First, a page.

Wednesday, December 20, 2017

Uber not a technology company

Uber is a transport services company, the European court of justice (ECJ) has ruled, requiring it to accept stricter regulation and licensing within the EU as a taxi operator.
The decision in Luxembourg, after a challenge brought by taxi drivers in Barcelona, will apply across the whole of the EU, including the UK. It cannot be appealed against.
Uber had denied it was a transport company, arguing instead it was a computer services business with operations that should be subject to an EU directive governing e-commerce and prohibiting restrictions on the establishment of such organisations.

Tuesday, September 26, 2017

Seattle experimenting with new tax proposals

I love examples where governments experiment with new policies without actually being totally sure of the outcomes, but knowing they have to to do something.

This effort seems warranted, particularly in the light of the growing use of electric vehicles that seems to be emerging. The double whammy will be the possible widespread adoption of  autonomous vehicles.

Washington state to test pay-by-the-mile as a way to fund highways

  • As cars get more fuel-efficient, gas-tax revenues won’t nearly keep up with the costs of highway work that those taxes fund. Washington is launching a pilot project to test a new way of funding roads — a tax on every mile you drive.

  • Next year the Washington State Department of Transportation expects gas-tax revenues to rise by 0.9 percent. It expects its construction costs to increase by 2.6 percent. The year after, it expects gas-tax revenue to increase by 0.7 percent. It expects construction costs to increase by 2.7 percent.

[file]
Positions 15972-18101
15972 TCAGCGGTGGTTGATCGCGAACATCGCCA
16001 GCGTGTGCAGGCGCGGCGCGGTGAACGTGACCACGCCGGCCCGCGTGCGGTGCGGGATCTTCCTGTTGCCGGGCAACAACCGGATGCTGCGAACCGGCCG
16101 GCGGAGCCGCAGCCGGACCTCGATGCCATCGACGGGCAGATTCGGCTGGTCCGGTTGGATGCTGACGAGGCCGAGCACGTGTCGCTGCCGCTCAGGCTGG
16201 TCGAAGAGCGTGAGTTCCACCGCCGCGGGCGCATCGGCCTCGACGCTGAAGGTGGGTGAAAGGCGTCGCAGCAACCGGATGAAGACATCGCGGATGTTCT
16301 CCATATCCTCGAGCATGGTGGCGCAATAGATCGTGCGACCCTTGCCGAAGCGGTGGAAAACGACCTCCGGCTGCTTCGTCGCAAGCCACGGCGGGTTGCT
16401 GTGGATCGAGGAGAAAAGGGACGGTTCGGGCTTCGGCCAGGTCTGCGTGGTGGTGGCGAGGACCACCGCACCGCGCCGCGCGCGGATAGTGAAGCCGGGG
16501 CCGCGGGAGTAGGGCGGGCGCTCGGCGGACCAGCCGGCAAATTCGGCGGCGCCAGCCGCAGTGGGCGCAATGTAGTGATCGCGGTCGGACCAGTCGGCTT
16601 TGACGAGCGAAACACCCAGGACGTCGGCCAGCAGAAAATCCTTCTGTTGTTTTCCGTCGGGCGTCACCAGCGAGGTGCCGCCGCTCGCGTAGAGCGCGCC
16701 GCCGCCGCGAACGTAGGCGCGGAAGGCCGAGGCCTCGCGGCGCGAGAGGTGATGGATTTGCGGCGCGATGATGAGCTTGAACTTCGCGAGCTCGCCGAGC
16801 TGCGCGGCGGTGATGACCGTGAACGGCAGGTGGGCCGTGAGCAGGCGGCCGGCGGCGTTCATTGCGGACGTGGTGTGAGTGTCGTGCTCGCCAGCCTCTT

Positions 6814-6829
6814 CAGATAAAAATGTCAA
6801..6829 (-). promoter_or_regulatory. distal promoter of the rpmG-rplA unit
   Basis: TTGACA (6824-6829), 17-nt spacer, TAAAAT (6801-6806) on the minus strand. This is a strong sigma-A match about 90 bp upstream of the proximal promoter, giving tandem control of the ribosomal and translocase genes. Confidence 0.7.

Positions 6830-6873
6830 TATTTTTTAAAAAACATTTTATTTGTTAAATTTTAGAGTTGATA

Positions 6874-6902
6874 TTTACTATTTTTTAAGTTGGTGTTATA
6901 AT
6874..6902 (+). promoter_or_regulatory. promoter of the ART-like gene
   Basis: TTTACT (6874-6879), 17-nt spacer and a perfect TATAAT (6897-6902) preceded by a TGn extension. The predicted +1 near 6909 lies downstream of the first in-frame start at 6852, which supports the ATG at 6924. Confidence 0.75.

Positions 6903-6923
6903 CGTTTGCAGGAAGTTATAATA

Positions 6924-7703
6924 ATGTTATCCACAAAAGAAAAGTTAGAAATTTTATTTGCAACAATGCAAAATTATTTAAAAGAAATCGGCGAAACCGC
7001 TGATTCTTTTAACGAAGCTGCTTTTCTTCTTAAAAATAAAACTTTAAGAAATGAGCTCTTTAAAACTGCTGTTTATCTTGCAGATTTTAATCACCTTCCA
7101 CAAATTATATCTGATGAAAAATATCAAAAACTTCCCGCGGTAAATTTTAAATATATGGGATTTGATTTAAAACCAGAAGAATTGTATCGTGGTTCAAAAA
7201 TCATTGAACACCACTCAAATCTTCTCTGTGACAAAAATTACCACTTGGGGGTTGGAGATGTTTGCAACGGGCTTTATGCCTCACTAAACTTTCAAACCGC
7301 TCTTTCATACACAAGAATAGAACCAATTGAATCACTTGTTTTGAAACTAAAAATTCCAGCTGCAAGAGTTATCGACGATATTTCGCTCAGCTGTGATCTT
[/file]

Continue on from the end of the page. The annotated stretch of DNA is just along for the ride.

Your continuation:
•  “Inflation that we have forecasted is higher than these motor-fuel growth rates of less than 1 percent,” said Lizbeth Martin-Mahar, the Department of Transportation’s chief economist.

  • It’s a problem that will only get worse in the future as cars get more and more fuel efficient and, eventually, revenues begin to actually decline. It’s also not a problem that has sneaked up on anyone. The Washington State Transportation Commission has been studying it since 2012 and is now recruiting volunteers to test a possible solution.

Tuesday, November 22, 2016

They had better hurry with the autonomous vehicle rules

From Electrek

NVIDIA reported its financial results for the last quarter yesterday and surprised Wall Street. The chip maker, which is now becoming an “AI company” according to its leadership, reported revenue of $2 billion on expectations of $1.7 billion and they also surpassed earnings expectations by a similar margin. On a conference call with CEO Jen-Hsun Huang following the results, analysts were particularly interested in the company’s push in AI and the automotive industry, especially since Tesla’s started delivering every single one of its vehicles with NVIDIA’s Drive PX2 supercomputer. Huang offered some very interesting insights into how he sees Tesla’s self-driving program playing out.He says that by introducing the necessary hardware for full autonomy now, Tesla “sent a shock wave through the automotive industry”: